I would like to set new standards of owner-worker engagement and take it to a wholly new level where Bangladeshi workers will be looked upon with respect. My goal is to recover from the severe image deficit that the country has suffered.
Daily Observer: Can you tell us about your childhood, please? Did you dream of being an entrepreneur in your childhood?
Rubana Huq: I come from a middle-class background. For me, life has been pretty simple. Childhood was filled with love. My parents doted on me. And I thrived on affection. I was luckily always drawn to academics and was a fairly decent student. I had stood 3rd in SSC, 1st in HSC in order of merit and almost never had to pay for my tuition as I had always won scholarships.
I dreamt of being a journalist when I was young and I also wanted to be an academic. I am extremely lucky that besides RMG and Real Estate business, I will now have a chance to be involved in a television channel which is being launched in March and if I am able to finish my PhD then I will certainly turn to academia.
So, in brief, whatever I aspired for when I was young, are all turning into reality now.
Daily Observer: Tell us about your school and college life. What did you like most in those days?
Rubana Huq: School was Viqarunnisa and college was Holy Cross. School days were happily filled with extra-curricular activities and sports while I dreaded art and sewing classes. I don't mind confessing that till date, I cannot sew and I have also never drawn a straight line. College was lovely as I was the College President and I did get to organize a lot of activities and I also had a chance to learn a lot of administrative skills. College was rewarding with many debating events. What I cherish mostly about my school and college days is that the friends that I made during that time have remained the same, till date,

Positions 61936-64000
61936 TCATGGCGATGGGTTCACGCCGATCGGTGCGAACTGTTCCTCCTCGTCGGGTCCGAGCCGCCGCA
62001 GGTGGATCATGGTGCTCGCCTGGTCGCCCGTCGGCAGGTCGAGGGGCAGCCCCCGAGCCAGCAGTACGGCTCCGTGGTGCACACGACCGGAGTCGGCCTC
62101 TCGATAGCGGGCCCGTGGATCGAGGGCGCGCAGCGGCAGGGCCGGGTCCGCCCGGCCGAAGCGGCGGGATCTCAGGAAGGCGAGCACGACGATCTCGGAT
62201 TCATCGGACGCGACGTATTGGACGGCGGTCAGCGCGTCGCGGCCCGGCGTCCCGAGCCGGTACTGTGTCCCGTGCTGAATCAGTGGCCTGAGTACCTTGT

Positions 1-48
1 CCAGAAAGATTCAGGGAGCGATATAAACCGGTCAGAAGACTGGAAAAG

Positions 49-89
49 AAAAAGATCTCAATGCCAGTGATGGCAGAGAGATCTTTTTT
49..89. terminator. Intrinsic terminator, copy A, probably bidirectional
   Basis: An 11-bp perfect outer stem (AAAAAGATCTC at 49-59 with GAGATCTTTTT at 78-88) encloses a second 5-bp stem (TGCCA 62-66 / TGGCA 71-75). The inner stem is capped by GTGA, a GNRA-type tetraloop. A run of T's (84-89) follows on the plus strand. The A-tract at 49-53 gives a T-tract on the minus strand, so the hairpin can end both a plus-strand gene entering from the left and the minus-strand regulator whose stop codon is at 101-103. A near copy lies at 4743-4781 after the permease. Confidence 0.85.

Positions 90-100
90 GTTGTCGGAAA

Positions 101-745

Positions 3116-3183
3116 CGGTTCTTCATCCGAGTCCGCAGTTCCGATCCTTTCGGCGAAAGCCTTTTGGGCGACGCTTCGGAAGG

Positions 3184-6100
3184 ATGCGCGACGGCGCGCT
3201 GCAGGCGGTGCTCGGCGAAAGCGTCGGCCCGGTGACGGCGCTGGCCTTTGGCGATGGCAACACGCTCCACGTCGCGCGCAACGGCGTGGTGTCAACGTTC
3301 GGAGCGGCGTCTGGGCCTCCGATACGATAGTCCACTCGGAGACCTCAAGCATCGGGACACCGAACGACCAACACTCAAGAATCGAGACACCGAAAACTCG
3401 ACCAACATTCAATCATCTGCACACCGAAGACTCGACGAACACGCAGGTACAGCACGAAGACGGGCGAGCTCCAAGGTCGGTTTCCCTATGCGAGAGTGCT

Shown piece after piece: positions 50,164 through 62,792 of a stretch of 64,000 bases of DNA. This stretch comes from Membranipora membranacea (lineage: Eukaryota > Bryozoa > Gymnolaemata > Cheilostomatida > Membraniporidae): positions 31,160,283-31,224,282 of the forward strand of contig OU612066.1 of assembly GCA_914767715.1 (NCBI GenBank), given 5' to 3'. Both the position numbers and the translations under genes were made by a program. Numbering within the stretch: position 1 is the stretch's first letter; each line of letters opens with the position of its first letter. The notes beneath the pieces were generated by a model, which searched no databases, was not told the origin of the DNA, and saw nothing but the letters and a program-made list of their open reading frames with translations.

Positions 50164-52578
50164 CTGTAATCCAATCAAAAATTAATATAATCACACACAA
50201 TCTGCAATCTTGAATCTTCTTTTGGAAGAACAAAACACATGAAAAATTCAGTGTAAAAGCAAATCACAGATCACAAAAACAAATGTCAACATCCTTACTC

Daily Observer: How is your life today? Is it very complicated? Or are you happy with the way things are?
Rubana Huq: My life is blissful, Alhamdulillah. I have everything that I could ask for. My children are wonderful. They are the best kids one could ever have. My colleagues at work are super cooperative and they keep me going. My husband Annis is a huge support and inspiration to my life, Whatever I achieve and want to attain always have to have his endorsement, without which I feel incomplete.
Daily Observer: How do you spend your leisure time?
Rubana Huq: I spend my leisure reading. Being with my youngest daughter, Tanisha. My interest in reading lies in philosophy and nonfiction mostly.
Daily Observer: Any suggestions for women?
Rubana Huq: 'They are not educated enough.' Then when I asked how much education they need, I heard: 'They are not motivated enough.' I find that very hard to believe, because women are the most loyal workforce. Within our own little worlds, we have so many hurdles to cross, and men are just so stubborn. There's a male stubbornness that refuses to let women pass through. We're always working against the current. And you just have to cross it. You can take your life where you want to take it, don't set any limits, never look back. You have to rise from the ashes. There's nothing that should stop you. As long as you're looking, opportunities will be there.